The team here at Pure Orkney have the privilege of being able to immerse ourselves in the wonderful world that is birding in Orkney on a daily basis. We would like to take you along with us to show you the spectacle of the seabird colonies perched on the precipitous cliffs and the abundant waders which breed in our islands. Our tours are all about maximising your experience of birding on our islands.
Orkney has long played a critical role in the migration strategies of many species who use our islands as a stopover, rest and replenish point during their long journeys to and from their respective breeding grounds. .Others see these islands as the destination point of their migration. These include some real long distance travellers such as the Arctic Terns (Sterna paradisaea) which return each year from the oceans surrounding Antarctica where they over winter on the abundant food supplies the southern oceans provide.
During the spring the sea birds such as the Puffins (Fratercula), Razorbills (Alca torda) and Guillemots (Uria aalge) to name but a few start to come back closer to land and onto the colonies which surround the coast of Orkney on most of the larger cliff areas. These mixed colonies can range from small ones of a hundred or two birds to vast colonies such as Noup Head on Westray or Marwick head in Birsay where several thousands of birds gather for the annual breeding season. These breeding colonies are in the main dispersed by the end of July with only Fulmar (Fulmarus glacialis) left to occupy the ledges.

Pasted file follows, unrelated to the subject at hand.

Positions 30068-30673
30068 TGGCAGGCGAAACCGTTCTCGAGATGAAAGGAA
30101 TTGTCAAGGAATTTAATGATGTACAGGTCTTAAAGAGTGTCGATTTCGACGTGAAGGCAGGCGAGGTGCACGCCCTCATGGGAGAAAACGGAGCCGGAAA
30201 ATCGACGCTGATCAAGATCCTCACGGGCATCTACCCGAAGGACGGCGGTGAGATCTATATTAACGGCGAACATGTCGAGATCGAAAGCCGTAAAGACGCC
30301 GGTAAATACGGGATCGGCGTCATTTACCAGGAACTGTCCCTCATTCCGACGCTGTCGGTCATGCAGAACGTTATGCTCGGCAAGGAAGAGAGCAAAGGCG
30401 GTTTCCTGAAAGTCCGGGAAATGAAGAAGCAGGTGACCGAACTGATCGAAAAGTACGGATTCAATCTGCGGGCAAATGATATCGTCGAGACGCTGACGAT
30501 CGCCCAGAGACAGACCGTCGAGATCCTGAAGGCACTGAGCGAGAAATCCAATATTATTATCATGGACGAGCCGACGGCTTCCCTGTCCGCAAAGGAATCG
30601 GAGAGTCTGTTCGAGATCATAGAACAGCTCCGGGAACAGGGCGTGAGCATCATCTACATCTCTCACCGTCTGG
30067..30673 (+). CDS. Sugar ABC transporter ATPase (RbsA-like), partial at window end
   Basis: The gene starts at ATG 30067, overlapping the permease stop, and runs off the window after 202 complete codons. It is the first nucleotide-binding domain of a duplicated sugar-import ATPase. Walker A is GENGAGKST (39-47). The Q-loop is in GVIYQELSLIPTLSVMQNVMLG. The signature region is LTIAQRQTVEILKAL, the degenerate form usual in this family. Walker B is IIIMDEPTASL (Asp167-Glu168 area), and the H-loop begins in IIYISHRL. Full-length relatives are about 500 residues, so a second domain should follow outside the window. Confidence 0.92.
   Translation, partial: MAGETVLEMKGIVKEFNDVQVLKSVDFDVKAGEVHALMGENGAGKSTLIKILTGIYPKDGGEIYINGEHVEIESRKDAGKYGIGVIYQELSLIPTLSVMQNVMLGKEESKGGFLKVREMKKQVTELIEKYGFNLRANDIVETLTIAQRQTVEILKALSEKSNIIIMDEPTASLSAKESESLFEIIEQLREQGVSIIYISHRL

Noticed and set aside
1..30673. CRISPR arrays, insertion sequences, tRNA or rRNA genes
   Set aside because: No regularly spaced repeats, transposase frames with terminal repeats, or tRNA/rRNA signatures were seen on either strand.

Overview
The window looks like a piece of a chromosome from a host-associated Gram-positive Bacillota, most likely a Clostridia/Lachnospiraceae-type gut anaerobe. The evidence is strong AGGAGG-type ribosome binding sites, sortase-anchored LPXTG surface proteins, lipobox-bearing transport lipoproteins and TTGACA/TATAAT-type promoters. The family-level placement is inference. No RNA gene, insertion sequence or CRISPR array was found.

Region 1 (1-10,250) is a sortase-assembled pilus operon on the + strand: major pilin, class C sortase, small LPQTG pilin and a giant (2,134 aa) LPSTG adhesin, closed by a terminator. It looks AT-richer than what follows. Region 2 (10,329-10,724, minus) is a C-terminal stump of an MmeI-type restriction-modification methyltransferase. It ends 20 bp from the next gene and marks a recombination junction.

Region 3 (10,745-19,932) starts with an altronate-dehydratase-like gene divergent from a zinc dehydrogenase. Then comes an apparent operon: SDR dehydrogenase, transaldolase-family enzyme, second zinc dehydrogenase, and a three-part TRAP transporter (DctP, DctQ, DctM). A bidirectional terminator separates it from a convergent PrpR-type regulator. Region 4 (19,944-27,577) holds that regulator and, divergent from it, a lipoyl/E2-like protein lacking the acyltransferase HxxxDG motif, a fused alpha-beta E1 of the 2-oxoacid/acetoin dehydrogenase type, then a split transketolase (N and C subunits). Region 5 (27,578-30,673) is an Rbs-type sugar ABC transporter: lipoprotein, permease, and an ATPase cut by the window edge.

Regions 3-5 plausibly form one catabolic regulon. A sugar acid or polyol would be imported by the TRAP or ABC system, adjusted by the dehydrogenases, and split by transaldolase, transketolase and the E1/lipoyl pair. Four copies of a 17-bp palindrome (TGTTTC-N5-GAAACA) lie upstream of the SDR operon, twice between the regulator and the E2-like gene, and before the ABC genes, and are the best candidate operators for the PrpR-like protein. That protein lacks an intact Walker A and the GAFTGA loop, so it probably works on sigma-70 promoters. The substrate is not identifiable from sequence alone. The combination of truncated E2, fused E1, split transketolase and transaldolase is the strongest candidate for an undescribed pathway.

Waders such as the Northern Lapwing (Vanellus vanellus) and Curlew (Numenius) also breed on the archipelago during the summer making use of the abundant supply of invertebrates to rear their young. Orkneys areas of low agricultural usage such as wet meadows are ideal habitat for them and also have the advantage of a generally fairly soft soil structure to aid in feeding. Waders of all types are very cautious breeders, keeping a very low profile in the landscape with their nests. During the spring and the early summer months the air is filled with the calls of waders and the drumming of Snipe (Gallinago gallinago) drumming. Next to the visual excitement of sea bird colonies this chorus of waders must be the second most memorable thing of a summer trip to see the birds of Orkney.
Due to Orkneys position during the migration periods of spring and autumn almost anything can appear on these islands, blown in on winds from the west can be American birds such as Vereo (Vereonidae) making the journey across the Atlantic ocean driven by low pressure systems or indeed Siberian Ruby-throat (Luscinia calliope) making the long journey from the depths of Asia. These it has to be said are specialities which only occur once in a lifetime. However, as the autumn migration gets underway the millions upon millions of birds which have been breeding, along with their progeny of the season take the first steps on the long journey to the wintering grounds. Should this coincide with easterly winds the islands can wake up and be flooded with all kinds of passerines ranging from Goldcrests (Regulus regulus) to Wood warblers ( Phylloscopus sibilatrix) and many others in between.
So let us here at Pure Orkney take the strain and provide you with the birding memories of your holiday here in Orkney. We will provide you with the ability to extract as much as possible from your visit to the northern isles of Scotland by careful itinerary planning and on the ground local knowledge of what is happening. Don't delay contact us now for availability and booking for season 2016 by clicking here.